In Egypt, Post journalists' courage in covering a revolution

By Patrick B. Pexton
Friday, March 4, 2011; 8:13 PM

The Egyptian who interrogated Post photographer Linda Davidson when she was detained during the Tahrir Square revolution was polite; he later friended her on Facebook. At the time, though, her situation was scary enough. She was in the middle of what turned out to be a 10-hour detention, her second since she had arrived in Cairo.

Davidson, a soft-spoken, almost serene, veteran photographer, is one of a dozen or so Post journalists on temporary assignments, traveling in and out of countries in the Middle East whose governments are collapsing.

Taking one of the last flights into the country before Cairo came to a stop, Davidson hitched a ride from the airport with ABC's Christiane Amanpour. It was night; there was no traffic and no pedestrians on the streets. "Egyptians were afraid to go out," Davidson said.

But every half mile or so during the six-mile ride to their hotel, they encountered impromptu checkpoints set up by men wielding sticks, bats, and the occasional machete and gun. The journalists and their translators had to talk their way through each of them.

In the ensuing days before President Hosni Mubarak fell from power, Davidson was not only arrested twice but also suffered a bloody gash to her head from a flying rock while photographing the violence in Tahrir Square. That was the day that Mubarak used loyalists riding camels and horses to attack the democracy demonstrators.

After applying a few bandages, she kept working and didn't change out of her bloody clothes for three days. Indeed she used her injury as leverage to get inside hospitals to report on and photograph Egyptians hurt in the violence.

During the rock-throwing battle, the Arab men who weren't groping her or stealing her iPhone were urging her to get out of the line of fire, but Davidson told them no, "This is when I come out, this is when I do my job." It's important, she said, because "once a photo is published, that's evidence."

Her first detention came while she was trying to photograph a bread line. But Egyptians were ashamed and did not want her to photograph it. From a nearby overpass, she shot a few frames of the bread line before a soldier confronted her and demanded that she give up her camera's memory card full of photographs. She said no. There ensued a two-hour negotiation between the soldiers and Davidson's translator assistant.

Davidson, meanwhile, was periodically taking drinks from the water bottle in her camera bag. In truth, each time she reached for the water she performed one quick step in a painstaking process of replacing the full memory card with a blank one. When she finally accomplished the task, she surrendered the memory card. The soldier walked away happy, not knowing he had the blank one. "I drank a lot of water in those two hours," Davidson said.

The second detention was more serious. She and Post reporter Leila Fadel had gone to the Cairo morgue to count bodies from the violence in the square. They were turned away by authorities who said, "There are no bodies here." Minutes later, the pair was arrested by the Egyptian military.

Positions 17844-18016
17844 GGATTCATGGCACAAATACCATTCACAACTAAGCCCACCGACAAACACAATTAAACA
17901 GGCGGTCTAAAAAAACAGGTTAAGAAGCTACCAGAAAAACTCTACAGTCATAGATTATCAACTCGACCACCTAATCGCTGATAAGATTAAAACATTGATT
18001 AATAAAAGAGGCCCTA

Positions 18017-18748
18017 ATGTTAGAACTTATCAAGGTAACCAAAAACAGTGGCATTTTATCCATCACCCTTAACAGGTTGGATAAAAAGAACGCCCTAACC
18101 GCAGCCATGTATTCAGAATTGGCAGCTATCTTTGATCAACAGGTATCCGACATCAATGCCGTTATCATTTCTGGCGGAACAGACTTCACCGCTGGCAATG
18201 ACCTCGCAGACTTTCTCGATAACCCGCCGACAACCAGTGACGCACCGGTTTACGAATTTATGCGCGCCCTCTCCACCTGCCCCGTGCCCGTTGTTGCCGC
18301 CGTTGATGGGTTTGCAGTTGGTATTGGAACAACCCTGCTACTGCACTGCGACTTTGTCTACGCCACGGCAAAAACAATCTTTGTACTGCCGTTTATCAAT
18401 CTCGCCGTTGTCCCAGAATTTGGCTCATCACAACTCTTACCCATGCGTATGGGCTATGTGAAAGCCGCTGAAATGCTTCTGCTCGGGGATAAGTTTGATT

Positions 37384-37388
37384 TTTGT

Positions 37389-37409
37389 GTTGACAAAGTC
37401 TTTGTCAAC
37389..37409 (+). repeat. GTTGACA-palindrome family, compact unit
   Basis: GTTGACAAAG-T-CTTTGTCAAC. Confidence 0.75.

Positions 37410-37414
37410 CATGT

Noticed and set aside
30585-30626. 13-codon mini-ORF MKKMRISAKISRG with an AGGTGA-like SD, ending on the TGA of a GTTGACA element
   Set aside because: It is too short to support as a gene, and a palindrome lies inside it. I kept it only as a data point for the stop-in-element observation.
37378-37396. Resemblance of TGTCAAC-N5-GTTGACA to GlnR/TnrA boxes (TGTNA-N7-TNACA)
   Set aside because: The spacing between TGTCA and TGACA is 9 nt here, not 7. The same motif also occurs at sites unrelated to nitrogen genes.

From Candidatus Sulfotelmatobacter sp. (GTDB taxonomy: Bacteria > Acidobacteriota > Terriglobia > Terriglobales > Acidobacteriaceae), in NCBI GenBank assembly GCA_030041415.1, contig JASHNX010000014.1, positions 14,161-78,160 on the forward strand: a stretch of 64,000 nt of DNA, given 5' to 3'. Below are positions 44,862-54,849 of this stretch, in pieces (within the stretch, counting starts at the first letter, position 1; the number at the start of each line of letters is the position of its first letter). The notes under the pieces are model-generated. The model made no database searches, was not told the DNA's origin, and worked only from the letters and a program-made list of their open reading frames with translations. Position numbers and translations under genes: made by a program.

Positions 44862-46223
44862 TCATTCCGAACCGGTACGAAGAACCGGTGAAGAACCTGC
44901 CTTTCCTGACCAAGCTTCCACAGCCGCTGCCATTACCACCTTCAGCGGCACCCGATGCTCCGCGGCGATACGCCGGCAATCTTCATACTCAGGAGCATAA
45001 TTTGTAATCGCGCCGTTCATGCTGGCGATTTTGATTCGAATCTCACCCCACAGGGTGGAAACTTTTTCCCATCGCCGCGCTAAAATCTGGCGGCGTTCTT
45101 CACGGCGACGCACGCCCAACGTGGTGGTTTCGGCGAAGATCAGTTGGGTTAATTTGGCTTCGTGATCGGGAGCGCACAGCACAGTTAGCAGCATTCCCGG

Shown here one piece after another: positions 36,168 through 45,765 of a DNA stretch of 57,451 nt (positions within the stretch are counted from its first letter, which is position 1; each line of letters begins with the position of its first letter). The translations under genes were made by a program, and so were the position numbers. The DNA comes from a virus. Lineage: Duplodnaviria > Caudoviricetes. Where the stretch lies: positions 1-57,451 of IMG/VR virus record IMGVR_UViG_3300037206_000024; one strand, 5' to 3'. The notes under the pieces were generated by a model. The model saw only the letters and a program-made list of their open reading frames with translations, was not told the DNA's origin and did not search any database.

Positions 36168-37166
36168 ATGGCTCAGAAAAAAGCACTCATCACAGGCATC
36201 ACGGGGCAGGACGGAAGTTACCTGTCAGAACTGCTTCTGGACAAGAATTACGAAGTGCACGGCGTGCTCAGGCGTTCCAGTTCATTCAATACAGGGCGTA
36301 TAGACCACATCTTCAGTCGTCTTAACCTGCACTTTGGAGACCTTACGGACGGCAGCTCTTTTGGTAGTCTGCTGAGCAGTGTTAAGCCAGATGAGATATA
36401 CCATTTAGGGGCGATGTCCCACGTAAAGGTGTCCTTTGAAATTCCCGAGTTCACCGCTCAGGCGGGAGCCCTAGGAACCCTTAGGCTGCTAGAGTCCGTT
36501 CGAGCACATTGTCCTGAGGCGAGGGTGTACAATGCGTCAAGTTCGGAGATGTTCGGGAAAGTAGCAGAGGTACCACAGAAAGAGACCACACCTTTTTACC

They were "very, very thoroughly searched" in public by a female bystander ordered to do so by the soldiers. After being held in temporary locations and driven around in vans, they were blindfolded, handcuffed, taken to a military intelligence unit and separated from each other and their translators. While detainees were entering the interrogation center single-file, one of the soldiers told Fadel that if she didn't keep her eyes focused on the floor as ordered, he would shoot her.

The two women were interrogated separately - Davidson's interrogator had spent time in Philadelphia and was courteous; he was Mr. Facebook. Davidson was forced to sign a statement in Arabic, which she couldn't read, and she, Fadel and other detainees were finally released, taken by van to an unfamiliar part of the city and dumped unceremoniously near a hotel at 10 p.m. The hotel wouldn't give them rooms because they now had an arrest record. Davidson and Fadel made their way across the city to Fadel's apartment. Their translators were held overnight, beaten and released the next day.

"Foreign correspondents go through a lot and you never hear about it," Davidson said with characteristic understatement. Still, she would return if asked. "This is my first revolution and hopefully not my last."

The Post's coverage of the turmoil in the Middle East has been exemplary because people like Davidson are risking their lives to bring readers the images and words of revolution.

I'm sure some readers will worry that my first column as the Post's ombudsman is positive. But I think good work should be praised. Emulation of the good improves a publication as much as avoidance of the bad, about which I'll have plenty of occasion to write.

A publication that aspires to greatness must have courage, the constant courage to take on the powerful, to unearth unpleasant truths, to take risks. If the Post's leadership emulates the bravery and resourcefulness of its own Linda Davidsons, its future will be secure.

The Post's ombudsman can be reached at 202-334-7582 or at

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